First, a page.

BLUE HILL, Maine — The Union 93 superintendent and his new secretary had been moving boxes of records when he suggested they have lunch. At the restaurant, he offered to order a glass of wine.
The secretary demurred.
“I’m not old enough to drink,” she said.
“I can still remember the look on his face,” Pat Henry said, mimicking the superintendent’s dropped-jaw, wide-eyed reaction. “It said, ‘Oh my God, I didn’t even hire an adult.”’
That was 1974. Pat Henry was just 17 and two weeks out of George Stevens Academy when she was hired as the secretary for School Union 93. Now, 35 years and eight months later, Henry will leave Union 93 — retiring from the first and only job she ever has had.
“It’s a great job,” she said recently. “I tell people I’m leaving the best job on the peninsula. There’s never been a day when I got up and didn’t want to go to work.”
She pointed at her desk, which held part of her workload for the day sorted in piles.
“Every day is different,” she said. “That’s what keeps it interesting.”
Henry came to the school union, which covers schools in Blue Hill, Brooksville, Castine and Penobscot, at a time of change. A longtime superintendent and his wife, who had been his secretary, had run the school union out of their home. The new superintendent needed a secretary and an office.
They set up a temporary office at GSA while a permanent spot was prepared at the town hall in Blue Hill.
“We had to set up all the files; everything was in boxes,” she said. “We lived out of suitcases for a while. We learned from it, but there were a lot of things that didn’t go right for a while.”
But she learned and kept on learning. Through 14 superintendents — including five interim administrators — she kept up with the changes that transformed the office from a pencil and paper operation to a computerized office and kept track of the often arcane world of education processes, regulations and budgets, occasionally providing answers when the superintendent could not.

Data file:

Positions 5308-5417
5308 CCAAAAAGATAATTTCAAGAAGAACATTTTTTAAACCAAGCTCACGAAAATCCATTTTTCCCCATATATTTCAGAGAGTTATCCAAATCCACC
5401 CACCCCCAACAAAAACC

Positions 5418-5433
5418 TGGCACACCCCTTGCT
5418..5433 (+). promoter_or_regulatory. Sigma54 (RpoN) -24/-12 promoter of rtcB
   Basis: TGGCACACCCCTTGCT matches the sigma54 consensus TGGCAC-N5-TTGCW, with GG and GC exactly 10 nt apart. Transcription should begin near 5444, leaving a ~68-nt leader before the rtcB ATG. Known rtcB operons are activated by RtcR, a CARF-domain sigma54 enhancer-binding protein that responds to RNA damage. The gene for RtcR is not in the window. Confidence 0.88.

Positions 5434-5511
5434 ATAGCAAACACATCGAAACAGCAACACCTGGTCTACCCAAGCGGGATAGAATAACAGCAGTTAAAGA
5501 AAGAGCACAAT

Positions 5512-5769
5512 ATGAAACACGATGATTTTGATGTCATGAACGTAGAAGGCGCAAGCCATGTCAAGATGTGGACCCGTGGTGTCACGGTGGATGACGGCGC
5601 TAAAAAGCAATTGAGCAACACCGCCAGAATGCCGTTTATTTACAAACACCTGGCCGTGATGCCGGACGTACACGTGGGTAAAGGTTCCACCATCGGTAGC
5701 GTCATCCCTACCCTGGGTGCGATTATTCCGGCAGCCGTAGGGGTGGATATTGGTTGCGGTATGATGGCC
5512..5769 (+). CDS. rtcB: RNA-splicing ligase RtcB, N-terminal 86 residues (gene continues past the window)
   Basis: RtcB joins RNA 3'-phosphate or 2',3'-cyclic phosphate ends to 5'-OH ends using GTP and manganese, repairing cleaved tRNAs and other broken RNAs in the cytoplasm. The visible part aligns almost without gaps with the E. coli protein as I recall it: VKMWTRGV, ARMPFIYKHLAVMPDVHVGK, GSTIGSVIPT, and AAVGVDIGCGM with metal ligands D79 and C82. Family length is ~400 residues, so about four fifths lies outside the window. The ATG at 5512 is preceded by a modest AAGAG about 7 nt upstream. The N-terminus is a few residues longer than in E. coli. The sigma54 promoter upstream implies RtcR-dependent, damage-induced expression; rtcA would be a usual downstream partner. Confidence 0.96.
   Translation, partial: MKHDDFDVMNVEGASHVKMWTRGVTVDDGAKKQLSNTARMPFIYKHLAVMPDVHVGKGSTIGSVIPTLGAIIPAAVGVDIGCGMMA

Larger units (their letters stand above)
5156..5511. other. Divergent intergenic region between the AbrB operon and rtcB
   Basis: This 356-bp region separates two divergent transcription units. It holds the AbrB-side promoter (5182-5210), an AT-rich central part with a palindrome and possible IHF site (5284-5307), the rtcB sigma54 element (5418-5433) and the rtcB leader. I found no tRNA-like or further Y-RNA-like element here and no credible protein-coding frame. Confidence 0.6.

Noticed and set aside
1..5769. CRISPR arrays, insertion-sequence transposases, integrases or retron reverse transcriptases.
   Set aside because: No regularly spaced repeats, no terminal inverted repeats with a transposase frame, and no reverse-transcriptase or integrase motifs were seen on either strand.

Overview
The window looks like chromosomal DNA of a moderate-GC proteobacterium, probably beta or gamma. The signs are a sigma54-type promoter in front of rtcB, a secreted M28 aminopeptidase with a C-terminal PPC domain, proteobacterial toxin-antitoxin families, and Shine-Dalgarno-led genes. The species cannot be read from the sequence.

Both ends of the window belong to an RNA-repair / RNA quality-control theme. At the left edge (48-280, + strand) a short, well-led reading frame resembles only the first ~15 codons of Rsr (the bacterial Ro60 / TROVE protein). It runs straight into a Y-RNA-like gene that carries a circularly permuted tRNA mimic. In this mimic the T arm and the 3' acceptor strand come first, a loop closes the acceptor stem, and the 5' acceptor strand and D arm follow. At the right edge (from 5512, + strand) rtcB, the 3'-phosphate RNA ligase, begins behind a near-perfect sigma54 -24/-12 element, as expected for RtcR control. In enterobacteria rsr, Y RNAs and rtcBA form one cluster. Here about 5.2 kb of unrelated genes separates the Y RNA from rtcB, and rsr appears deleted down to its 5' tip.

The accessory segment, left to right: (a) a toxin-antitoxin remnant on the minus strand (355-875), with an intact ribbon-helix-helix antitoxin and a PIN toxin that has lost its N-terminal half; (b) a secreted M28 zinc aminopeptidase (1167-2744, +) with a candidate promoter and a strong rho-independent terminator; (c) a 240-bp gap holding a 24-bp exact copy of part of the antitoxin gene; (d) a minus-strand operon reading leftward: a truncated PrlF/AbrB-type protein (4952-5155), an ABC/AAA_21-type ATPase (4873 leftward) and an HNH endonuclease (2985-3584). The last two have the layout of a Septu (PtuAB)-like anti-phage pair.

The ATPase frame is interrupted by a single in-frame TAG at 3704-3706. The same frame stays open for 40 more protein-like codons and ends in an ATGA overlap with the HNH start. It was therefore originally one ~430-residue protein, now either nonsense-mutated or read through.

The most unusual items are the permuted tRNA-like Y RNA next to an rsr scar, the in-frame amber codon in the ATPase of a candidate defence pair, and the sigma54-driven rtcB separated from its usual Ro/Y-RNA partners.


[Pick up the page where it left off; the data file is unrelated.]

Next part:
But basically, Henry said, the job is the same. The paperwork is different, though, thanks to computers.
“The reports require a lot more. There’s a lot more detail than we used to have,” she said. “With computers there’s more and more information to keep track of than in the past. We like to create data and generate statistics. The technology enables us to generate a lot more than if we had to do it with pencil and paper.”
Over the years, Henry has dealt with a wide variety of people who interact with the schools — school secretaries, selectmen, budget committee members, teachers, administrators and staff that have been hired in the past 35 years, as well as the parents and students.
“Think of all those people I’ve met,” she said. “I love to meet people. That’s going to be a gap.”
Henry’s last day will be Feb. 26, a date pegged to two important events: the school budget season and the start of the college baseball season. By the end of February, she said, the budgets for the schools in the union will be completed and ready to be printed. That will leave her time to travel with her husband, Jim, to Arizona to support her son Collin as the University of Southern Maine baseball team starts its season.
“It may be a little selfish, but I wanted to have the time to enjoy Collin’s last college baseball season,” she said.
Henry said the couple plans to take three months off and to do some sightseeing while in Arizona, including the Grand Canyon. After that, she said, she’ll look for another job.
“It’s time for something different,” she said, although she doesn’t yet know what that might be. “I like cooking, I like older people, I like numbers.”
With just one job in the past 35 years, she joked that her resume will be very short.
“Just one line.”
The staff at Union 93 has planned a celebration for Henry 2-5 p.m. Sunday, Feb. 7, at the Barncastle Restaurant to celebrate her retirement.